Moreover, only some of the Taliban – part-timers mostly – are from Afghanistan. The major offensive that our troops helped to shatter was made possible by the importation of Jihadis from around the Islamic World; our troops have found the bodies of Yemenis, Saudis, Algerians, Chechens and many others. All were armed and brought to Pakistan, and then crossed into Afghanistan to destroy its stability and economic growth. This has been a considerable expense to the Jihadist movement. If these Jihadis weren’t in Afghanistan, it is conceivable that they would be plotting terrorism elsewhere; but so many of them are now incapable of hatching anything more than maggots and worms. The actions of our troops are contributing to the safety of countless others across the world.
With 2,000 troops in Southwestern Afghanistan, we’ve lost 30 dead (so far) in 2006 – a fatal casualty rate of 1.5%. As always, there is a higher risk of being wounded; and as always the danger is greatest in the infantry. They are seeing a lot of combat, although it is still much less intense (but never seems so to the participants) than would have been the experience in either World War or Korea.
The casualty rate is starting to get their families nervous and who can blame them for being so? I have friends and acquaintances – some of whom go back to my long-ago days in the Army — who have been deployed there, and fear for them as well. It is also making some politicians flighty and talk is already arising about bringing our troops home, particularly to salvage our so-called ‘peacekeeping’ tradition.
It also does not help that every death is immediately reported as a headline in Canada and that every military funeral is covered so closely. God knows, the Canadian military has been starved for attention in the past, but this is too much.
In the First World War, Canada lost 61,082 in its armed forces (the lion’s share with the Army), not including the dead who belonged to Newfoundland, then a British Colony, or many Canadians who died while serving with the Royal Navy or the British Army. Although no Canadians seem to have been killed before February 1915, when the Princess Pats went into the line for the first time, and the real killing didn’t get into stride until late1916, Canada was at war for 1,530 days. In short, for every day in the 1914-18 war, we lost an average of over 40 men.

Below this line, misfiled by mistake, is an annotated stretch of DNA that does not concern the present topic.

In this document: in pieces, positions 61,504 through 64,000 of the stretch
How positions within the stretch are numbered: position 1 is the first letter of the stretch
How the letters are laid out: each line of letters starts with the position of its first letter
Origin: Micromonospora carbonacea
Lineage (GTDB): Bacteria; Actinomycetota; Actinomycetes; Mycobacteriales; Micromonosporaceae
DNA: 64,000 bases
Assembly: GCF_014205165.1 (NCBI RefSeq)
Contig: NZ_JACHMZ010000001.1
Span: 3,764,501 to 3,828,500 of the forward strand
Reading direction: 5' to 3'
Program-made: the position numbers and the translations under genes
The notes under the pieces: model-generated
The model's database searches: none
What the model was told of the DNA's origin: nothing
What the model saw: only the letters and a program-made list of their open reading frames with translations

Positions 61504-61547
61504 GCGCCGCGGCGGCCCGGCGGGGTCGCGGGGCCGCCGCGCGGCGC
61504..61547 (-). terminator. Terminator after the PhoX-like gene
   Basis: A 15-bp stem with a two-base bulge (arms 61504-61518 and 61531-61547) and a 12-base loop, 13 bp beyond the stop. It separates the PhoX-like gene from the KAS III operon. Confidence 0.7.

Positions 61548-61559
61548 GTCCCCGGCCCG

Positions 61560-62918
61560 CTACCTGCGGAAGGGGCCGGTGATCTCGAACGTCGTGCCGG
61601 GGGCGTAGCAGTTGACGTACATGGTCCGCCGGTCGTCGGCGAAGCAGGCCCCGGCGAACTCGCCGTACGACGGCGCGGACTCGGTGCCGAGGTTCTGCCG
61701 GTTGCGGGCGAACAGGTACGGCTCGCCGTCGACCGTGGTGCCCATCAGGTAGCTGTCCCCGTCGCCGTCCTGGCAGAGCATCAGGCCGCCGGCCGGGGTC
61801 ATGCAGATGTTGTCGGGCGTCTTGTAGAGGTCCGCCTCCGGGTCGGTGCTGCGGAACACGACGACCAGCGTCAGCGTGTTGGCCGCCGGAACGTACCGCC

Additionally, the entire Canadian population on the eve of the First World War (using the 1911 Census), was 7.2 million people. To have a proportional impact as a typical day in World War One for our current population of 32 million would mean losing some 180 soldiers each and every day.
During the Second World War, Canadian troops didn’t see any action until the defence of Hong Kong in December 1941, and – Italy notwithstanding – the bulk of our Army wasn’t in combat until the Normandy Campaign in 1944. A much higher percentage of our war dead came from the Navy and the Air Force (from bomber crews over Europe particularly). Altogether, Canada got off lightly – 45,300 military men and women died in the conflict. Essentially, we lost almost 21 dead for each of the 2,176 days that comprise the Second World War. Of course, the daily death toll didn’t really start to get alarming until after D-Day, on which 350 Canadians died, and the loss rate remained stark thereafter.
The 1941 Census reported 11.5 million Canadians and the impact for contemporary Canada to be equal to that of the Second World War would be to lose 56 soldiers every day.
The death of every soldier in Afghanistan is a tragedy – one of intense proportions to his or her family, friends and comrades. But it is unhealthy for Canada as a whole – and to the cause for which our troops are engaged — to pay so much attention to each fatality; particularly when the deaths of dozens of our military personnel on other missions over the last fifty years often went almost unmarked. Additionally, the day may come (maybe sooner than many of us think) when our country faces trials as dire as those of the World Wars; and if we are hypersensitive to the loss of a few soldiers now, what sort of psychological paralysis are we setting ourselves up for then?